While on the road with the Real Life Diabetes podcast in Scottsdale, I had the pleasure of having dinner with Paloma Kemak (aka Glitter Glucose). Her story is very different from mine, but her diagnosis and overall mindset is entertaining and up-lifting. Paloma’s energy and ability to laugh while sharing her story is contagious and inspiring to PWDs from across the globe.
The Diabetes Daily Grind and Real Life Diabetes podcast is growing and in order to do so, we need help. We’re pursuing every avenue possible and hope you will take time each day to vote until April 1, 2019. CLICK on the link below to vote and please share with the world!
I’ve taken the Real Life Diabetes podcast on the road and spent a fabulous, BUT way too short amount of time in Scottsdale, Arizona. What better way to kickoff this epic adventure than attending a Beyond Type 1 meet up? I am thrilled to publish Podcast 60 with one of the Beyond Type 1 hostesses, Lauren Bongiorno; virtual Diabetic Health Coach, Entrepreneur, and Author of the Diabetic Health Journal. Continue reading →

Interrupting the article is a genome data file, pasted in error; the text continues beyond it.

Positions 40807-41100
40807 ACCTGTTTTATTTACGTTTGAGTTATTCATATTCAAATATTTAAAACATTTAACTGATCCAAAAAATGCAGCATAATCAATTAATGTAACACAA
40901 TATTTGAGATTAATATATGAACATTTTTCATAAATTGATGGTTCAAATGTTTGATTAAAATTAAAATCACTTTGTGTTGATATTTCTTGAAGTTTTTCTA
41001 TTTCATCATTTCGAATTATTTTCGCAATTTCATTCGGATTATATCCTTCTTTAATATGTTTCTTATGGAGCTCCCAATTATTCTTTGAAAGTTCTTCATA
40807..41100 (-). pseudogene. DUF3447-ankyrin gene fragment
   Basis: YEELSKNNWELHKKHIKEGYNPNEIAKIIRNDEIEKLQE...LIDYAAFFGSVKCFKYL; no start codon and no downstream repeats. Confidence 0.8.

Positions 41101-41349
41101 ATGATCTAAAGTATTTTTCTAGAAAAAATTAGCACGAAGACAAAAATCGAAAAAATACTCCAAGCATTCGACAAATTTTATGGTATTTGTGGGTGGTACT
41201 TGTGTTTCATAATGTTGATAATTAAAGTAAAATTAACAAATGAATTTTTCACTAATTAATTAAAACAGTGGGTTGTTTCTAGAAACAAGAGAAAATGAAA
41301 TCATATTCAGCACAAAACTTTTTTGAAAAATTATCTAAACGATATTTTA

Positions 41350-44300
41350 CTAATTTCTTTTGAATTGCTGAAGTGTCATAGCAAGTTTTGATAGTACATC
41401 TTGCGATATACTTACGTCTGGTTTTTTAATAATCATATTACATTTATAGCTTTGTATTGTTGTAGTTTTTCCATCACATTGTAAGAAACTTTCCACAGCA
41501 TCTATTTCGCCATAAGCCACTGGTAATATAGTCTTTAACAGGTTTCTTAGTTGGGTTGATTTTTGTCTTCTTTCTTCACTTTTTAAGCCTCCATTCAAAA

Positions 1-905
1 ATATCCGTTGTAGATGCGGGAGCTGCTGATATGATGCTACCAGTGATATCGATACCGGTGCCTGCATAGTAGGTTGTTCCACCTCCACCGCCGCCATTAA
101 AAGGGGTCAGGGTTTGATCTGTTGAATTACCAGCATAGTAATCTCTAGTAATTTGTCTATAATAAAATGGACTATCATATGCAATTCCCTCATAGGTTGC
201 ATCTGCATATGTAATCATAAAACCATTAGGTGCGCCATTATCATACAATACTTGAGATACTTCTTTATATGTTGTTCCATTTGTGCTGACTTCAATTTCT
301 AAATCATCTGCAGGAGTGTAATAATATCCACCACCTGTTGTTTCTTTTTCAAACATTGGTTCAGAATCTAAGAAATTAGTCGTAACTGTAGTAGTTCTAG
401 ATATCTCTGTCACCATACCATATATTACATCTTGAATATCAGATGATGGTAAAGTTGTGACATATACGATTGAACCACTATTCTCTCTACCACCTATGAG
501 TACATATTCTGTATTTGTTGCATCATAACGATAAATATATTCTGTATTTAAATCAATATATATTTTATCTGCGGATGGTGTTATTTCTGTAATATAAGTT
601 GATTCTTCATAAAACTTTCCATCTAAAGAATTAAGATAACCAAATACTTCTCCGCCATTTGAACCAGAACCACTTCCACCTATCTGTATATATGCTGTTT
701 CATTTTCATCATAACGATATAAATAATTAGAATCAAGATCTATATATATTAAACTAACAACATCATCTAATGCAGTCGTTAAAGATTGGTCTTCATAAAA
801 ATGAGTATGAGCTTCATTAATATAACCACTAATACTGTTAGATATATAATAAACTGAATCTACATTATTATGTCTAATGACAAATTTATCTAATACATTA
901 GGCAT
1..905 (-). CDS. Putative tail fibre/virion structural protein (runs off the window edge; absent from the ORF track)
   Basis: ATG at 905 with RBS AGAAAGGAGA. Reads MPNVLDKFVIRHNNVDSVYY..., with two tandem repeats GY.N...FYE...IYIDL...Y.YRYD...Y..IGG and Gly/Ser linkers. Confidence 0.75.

It has been over a year since I last shared a post, but with two snow days I had plenty of time to reflect on what the past year has taught me. 2018 was full of new challenges, many of which were diabetes related. After 35+ years of living with T1D, you would think I’ve dealt with it all, but that is not the case. Below are a few highlights, lessons learned and things to ponder.
I became a Dexcom Warrior and had the privilege of trying the new G6 before it was released to the public.
I shared my T1D story, per the request of the Oklahoma Diabetes Legislative Caucus, to insurance providers in an effort to change future coverage for people living with the disease. It worked. Report to follow in a future post with my testimony.
Kate Hall, is like many of us in the diabetes community – unstoppable and she decided early on that Type 1 diabetes won’t keep her from pursuing her dreams. She is an inspiration to us all and does a phenomenal job sharing her story on the road to becoming a 2020 Olympian.
As promised, the Diabetes Daily Grind is happy to share what’s on the horizon for the blog and the Real Life Diabetes podcast while catching up with one of our favorite guests. Over a few glasses of wine, Amber has a heartfelt discussion with Trish, T1D parenting badass to two sons with T1D whose fighting the good fight on Capitol Hill as a diabetes advocate. Continue reading →
For all of us, this was a new season. In the time away from each other (less than a year), Mark has moved back to Northwest Arkansas, started a new job with Medtronic, and committed to a diabetes life with the new 670G insulin pump. And, as expected, the conversation went off the rails from the anticipated agenda and into even realer subjects: sex, sleep, and chick-fil-a. Continue reading →